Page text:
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China Scoffs At Biden Admin Monetary Pledges To Africa

Holland McKinnie
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As a result of recent attempts to gain support from African nations, the Biden administration has faced mockery from China. Beijing’s state-run media outlet, Global Times, criticized the hundreds of millions of dollars pledged by the U.S. as “insubstantial” compared to China’s vast investments on the continent. The Global Times further accused U.S. officials of repeating promises without delivering tangible results, undermining the administration’s teetering foreign policy.

During Vice President Kamala Harris’s recent trip to Ghana, she praised the country’s democratic principles. In addition, she pledged $139 million in assistance for the coming fiscal year. However, the Chinese outlet argued that the U.S.’s fundamental purpose was not to aid Africa’s development but to promote its interests. It asserted that African nations, already deeply indebted to China, would be more inclined to partner with a non-judgmental China than Western nations that expect adherence to human rights.

According to the Wall Street Journal, China provided about $120 billion in financing to African projects between 2007 and 2020, dwarfing the $14 billion offered by the United States. The Biden administration’s approach, which focuses on private investment and humanitarian aid, may need help attracting American and European businesses concerned about corruption, poor infrastructure, and poverty in Africa.

In contrast, China’s more centralized and opportunity-focused approach to foreign policy appeals to African leaders. Cobus van Staden of the China-Global South Project explains that China’s cold-blooded but logical pursuit of self-interest resonates more with African governments than the risk-averse attitude of the U.S. private sector.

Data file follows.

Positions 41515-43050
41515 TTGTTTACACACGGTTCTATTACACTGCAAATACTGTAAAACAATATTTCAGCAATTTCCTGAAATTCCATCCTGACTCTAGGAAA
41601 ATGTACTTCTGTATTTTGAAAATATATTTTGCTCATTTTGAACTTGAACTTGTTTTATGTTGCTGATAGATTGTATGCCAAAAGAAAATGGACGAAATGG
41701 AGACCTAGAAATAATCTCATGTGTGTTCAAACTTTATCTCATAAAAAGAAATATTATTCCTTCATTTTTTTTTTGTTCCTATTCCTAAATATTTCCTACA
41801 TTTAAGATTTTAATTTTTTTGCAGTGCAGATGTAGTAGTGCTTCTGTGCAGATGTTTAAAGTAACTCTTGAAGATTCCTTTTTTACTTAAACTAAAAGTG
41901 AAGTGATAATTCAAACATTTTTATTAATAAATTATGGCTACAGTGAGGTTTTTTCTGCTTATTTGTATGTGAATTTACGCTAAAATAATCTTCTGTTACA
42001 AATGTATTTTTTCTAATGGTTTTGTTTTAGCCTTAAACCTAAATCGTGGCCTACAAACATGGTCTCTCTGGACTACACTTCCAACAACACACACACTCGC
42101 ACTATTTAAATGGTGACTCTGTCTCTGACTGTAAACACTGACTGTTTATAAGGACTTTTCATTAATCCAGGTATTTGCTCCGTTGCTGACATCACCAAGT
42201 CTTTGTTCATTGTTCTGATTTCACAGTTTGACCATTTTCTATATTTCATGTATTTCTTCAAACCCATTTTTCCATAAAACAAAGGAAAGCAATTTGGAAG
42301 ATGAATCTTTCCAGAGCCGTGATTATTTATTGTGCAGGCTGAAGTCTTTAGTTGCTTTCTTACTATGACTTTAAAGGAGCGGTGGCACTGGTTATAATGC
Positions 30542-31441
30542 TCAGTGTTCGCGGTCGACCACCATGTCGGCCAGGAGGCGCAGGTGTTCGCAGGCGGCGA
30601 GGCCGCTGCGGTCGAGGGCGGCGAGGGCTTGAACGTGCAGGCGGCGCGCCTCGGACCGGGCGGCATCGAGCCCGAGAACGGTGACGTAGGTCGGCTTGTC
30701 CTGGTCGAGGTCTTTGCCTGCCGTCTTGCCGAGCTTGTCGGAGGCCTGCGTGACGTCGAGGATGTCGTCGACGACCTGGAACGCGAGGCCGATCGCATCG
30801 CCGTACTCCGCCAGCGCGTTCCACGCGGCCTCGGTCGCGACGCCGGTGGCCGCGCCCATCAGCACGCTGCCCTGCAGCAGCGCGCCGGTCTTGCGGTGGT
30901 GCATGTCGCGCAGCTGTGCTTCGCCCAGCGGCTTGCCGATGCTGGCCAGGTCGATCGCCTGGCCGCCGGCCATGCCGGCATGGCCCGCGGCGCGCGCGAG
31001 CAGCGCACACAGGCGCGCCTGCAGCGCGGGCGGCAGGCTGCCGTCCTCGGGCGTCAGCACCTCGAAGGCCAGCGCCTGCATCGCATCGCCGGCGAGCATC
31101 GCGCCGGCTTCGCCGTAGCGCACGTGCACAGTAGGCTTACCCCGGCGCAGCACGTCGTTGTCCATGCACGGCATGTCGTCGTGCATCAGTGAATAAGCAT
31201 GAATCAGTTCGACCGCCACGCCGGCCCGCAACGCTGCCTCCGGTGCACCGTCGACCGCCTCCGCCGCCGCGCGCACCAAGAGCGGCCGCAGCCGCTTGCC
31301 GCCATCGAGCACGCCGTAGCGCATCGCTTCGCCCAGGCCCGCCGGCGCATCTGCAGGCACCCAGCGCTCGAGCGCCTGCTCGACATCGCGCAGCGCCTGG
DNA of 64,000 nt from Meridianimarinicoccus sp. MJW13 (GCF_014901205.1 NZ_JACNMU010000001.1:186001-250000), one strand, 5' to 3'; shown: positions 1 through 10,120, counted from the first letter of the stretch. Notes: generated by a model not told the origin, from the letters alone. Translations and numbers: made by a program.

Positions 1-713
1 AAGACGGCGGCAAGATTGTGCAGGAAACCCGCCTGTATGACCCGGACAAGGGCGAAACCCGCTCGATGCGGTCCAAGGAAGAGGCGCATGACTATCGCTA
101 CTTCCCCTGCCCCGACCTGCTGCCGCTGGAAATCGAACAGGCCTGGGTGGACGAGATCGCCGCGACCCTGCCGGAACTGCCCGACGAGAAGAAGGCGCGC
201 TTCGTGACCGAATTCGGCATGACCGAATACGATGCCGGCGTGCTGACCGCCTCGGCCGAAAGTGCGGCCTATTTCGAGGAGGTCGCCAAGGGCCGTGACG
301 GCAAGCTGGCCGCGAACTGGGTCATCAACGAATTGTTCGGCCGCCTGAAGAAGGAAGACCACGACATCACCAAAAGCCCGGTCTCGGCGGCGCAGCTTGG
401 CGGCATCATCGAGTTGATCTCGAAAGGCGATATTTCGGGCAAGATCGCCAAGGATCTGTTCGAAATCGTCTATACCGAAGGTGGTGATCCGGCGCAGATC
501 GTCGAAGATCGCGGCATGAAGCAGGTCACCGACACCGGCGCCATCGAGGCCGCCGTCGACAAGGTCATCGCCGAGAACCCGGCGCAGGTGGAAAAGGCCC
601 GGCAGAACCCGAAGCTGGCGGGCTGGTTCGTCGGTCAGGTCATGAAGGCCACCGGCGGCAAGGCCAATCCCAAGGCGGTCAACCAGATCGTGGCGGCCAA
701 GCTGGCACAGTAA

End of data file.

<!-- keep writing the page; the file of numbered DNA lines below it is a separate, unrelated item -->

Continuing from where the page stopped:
The Biden administration’s failure to prioritize the struggling American economy is further evidenced by its promises of assistance to African nations. Vice President Harris announced extensive funding for conflict prevention, stabilization, and economic development during her visit to Ghana. Additionally, the administration committed to sending economic advisors to Ghana, including a full-time resident advisor from the U.S. Treasury Department’s Office of Technical Assistance (OTA).

Even assuming the administration may be well-intentioned, its efforts to outdo China’s influence in Africa may not be as effective as hoped. Skeptical observers wonder if the sudden influx of investment and financial aid for Africa will be sufficient to compete with China’s increased spending or Russia’s influence through its Wagner Group.


Moreover, the administration’s approach has faced criticism for its ethical inconsistencies. While Chinese and Russian assistance has no ethical strings attached, the Biden administration has invited leaders with questionable human rights records. For instance, during a press conference in Ghana, Harris was questioned about LGBTQ rights. The country’s legislature is currently debating a controversial anti-LGBTQ bill.

Ultimately, the Biden administration’s foreign policy is a mixed bag, with its pledges of financial aid to Africa overshadowed by China’s massive investments and perceived self-interest. If the administration wants to compete effectively in Africa and prioritize the American economy, it must reassess its approach and develop a coherent, well-structured strategy that aligns with the continent’s evolving needs and the best interests of the American people.